Lonoke, an E. central county of Arkansas, formed in 1873 from portions of Prairie and Pulaski cos. It is well watered, and the surface is diversified by hills, prairies, and bottom lands. Much of the soil is fertile, producing large crops of corn and cotton. It is traversed by the Cairo and Fulton and the Memphis and Little Rock railroads. Capital, Lonoke.
Lonrenz Alma Tadema, a Dutch painter, born at Drouryp, West Friesland, Jan. 8, 1836. He studied under Leys at Antwerp in 1861, and became known as a painter of classical subjects. His wife, the countess Pauline Dumou-lin, died in 1869, and in 1870 he married an English woman and removed to London. His works include "Venantius Fortunatus and Radegond" (1862), "How they enjoyed themselves in Egypt 3,000 Years ago" (1863), "The Mummies" (1867), "The Siesta of Ancient Romans" (1868), "The Vintage Celebration at Rome " (1870), " The Last Plague of Egypt" (1872), and "The Picture Gallery" (1874).
Lons-Le-Saulnier, a town of Franche-Com-te, France, capital of the department of Jura, on the Seille, 69 m. N. E. of Lyons; pop. in 1866, 9,943. It has a communal college, a tribunal of commerce, a public library, a museum, two very ancient churches, and a salt spring discovered in the 4th century, to which it owes its surname (Lat. Salinarius), and from which much salt is produced. The principal manufactures are hosiery and bonnets.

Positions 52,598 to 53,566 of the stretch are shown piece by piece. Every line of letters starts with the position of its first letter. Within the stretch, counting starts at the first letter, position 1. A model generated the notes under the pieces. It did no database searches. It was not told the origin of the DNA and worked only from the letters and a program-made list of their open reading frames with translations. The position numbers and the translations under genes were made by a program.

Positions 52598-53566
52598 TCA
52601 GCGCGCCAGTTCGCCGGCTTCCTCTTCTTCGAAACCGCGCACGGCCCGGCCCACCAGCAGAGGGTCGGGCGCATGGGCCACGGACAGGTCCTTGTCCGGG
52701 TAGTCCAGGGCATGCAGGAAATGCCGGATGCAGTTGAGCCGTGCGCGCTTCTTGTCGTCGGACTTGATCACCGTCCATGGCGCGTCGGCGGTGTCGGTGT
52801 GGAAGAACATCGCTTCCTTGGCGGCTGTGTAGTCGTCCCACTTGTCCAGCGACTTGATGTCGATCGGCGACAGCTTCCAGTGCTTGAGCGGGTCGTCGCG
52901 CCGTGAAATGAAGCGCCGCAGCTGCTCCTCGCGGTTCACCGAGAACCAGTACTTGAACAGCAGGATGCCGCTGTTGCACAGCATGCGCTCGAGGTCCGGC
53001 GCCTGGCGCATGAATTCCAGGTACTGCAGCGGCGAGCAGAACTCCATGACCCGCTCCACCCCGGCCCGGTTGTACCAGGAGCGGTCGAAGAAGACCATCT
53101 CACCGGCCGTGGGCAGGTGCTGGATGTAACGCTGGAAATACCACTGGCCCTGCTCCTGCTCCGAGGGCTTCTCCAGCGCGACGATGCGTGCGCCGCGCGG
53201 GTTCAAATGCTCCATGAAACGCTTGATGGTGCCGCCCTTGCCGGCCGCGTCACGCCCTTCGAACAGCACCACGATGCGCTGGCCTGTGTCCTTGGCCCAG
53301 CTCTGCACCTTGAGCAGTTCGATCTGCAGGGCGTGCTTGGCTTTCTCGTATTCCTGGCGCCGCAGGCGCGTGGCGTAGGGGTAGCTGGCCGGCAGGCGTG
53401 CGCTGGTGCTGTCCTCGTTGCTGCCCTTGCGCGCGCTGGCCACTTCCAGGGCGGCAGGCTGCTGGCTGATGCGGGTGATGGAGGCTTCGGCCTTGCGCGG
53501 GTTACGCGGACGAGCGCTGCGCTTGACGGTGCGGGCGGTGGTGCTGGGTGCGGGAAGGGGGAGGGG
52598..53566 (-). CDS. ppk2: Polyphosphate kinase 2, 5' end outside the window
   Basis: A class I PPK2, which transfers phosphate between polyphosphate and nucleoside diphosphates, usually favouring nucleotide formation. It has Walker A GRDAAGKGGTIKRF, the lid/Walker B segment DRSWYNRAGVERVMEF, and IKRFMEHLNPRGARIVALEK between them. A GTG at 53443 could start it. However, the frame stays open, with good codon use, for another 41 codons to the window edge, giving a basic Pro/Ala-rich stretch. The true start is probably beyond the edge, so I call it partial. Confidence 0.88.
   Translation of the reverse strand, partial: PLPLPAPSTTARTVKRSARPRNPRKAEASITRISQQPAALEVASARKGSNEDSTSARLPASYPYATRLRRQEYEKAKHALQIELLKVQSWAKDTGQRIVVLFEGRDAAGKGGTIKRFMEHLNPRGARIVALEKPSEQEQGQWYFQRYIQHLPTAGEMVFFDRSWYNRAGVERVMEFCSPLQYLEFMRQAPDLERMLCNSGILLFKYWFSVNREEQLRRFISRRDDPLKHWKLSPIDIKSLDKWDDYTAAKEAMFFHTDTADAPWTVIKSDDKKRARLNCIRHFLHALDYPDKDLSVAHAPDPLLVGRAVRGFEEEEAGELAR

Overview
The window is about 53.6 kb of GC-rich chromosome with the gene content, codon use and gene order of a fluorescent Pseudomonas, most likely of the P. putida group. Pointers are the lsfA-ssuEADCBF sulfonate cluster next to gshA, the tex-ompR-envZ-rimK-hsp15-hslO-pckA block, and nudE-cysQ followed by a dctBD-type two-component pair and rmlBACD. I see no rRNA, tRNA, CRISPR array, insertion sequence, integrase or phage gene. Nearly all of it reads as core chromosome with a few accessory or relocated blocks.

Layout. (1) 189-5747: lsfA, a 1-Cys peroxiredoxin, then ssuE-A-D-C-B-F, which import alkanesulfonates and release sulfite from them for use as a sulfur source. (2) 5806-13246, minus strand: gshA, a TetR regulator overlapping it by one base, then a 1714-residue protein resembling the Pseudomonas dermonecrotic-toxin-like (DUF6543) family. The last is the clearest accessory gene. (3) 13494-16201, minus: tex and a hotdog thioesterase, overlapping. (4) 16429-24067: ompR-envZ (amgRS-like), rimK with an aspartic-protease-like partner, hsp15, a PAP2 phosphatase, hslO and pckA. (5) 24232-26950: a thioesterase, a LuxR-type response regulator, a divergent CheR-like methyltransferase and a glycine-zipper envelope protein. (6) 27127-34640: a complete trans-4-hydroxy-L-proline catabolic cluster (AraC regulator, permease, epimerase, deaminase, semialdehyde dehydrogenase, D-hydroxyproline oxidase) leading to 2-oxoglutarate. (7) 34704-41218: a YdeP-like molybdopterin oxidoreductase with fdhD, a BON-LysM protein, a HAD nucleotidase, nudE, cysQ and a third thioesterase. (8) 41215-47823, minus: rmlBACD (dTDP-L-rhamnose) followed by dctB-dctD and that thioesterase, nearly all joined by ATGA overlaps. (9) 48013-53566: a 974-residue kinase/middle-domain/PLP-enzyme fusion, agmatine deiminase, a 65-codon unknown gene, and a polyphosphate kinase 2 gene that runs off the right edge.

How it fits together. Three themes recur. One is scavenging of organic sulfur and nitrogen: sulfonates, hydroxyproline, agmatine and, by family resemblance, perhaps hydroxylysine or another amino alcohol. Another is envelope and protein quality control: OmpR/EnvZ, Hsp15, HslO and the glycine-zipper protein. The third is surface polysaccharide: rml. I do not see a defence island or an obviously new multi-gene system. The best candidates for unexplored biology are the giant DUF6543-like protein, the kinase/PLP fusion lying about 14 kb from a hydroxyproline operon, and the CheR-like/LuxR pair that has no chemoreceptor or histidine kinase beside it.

Lophiodon (Cuv.), an extinct tapir-like un-gulated mammal, called tapirotherium by De Blainville, found in the eocene tertiary deposits of central Europe. The dental formula, according to Pictet, is: incisors 3/3 -3/3, canines 1/1- 1/1, and molars 6/6 - 6/6. The dentition resembles that of the tapirs, and the generic name indicates the transverse ridges of the molars; but these are more oblique than in the tapirs, single in the anterior teeth, and triple in the posterior. Their remains are not found in the diluvium, pliocene, or miocene, but in the eocene freshwater strata. Of the eight species mentioned by Pictet, the largest is the L. Isselense (Cuv.), one third larger than the Indian tapir, and of the size of a small rhinoceros.
Lorain, a N. county of Ohio, bordering on Lake Erie, drained by Black river and Beaver creek; area, 550 sq. m.; pop. in 1870, 30,308. The surface is level and the soil fertile. It is intersected by the Cleveland, Columbus, Cincinnati, and Indianapolis, and the Lake Shore railroads. The chief productions in 1870 were 207,518 bushels of wheat, 563,083 of Indian corn, 412,949 of oats, 25,062 of barley, 267,-928 of potatoes, 405,478 lbs. of wool," 1,148,-946 of butter, 864,172 of cheese, and 59,936 tons of hay. There were 8,811 horses, 21,444 milch cows, 10,463 other cattle, 73,146 sheep, and 11,949 swine; 4 manufactories of agricultural implements, 15 of carriages, 1 of iron castings, 1 of machinery, 8 of saddlery and harness, 4 tanning and currying establishments, 3 flour mills, and 15 saw mills. Capital, Elyria.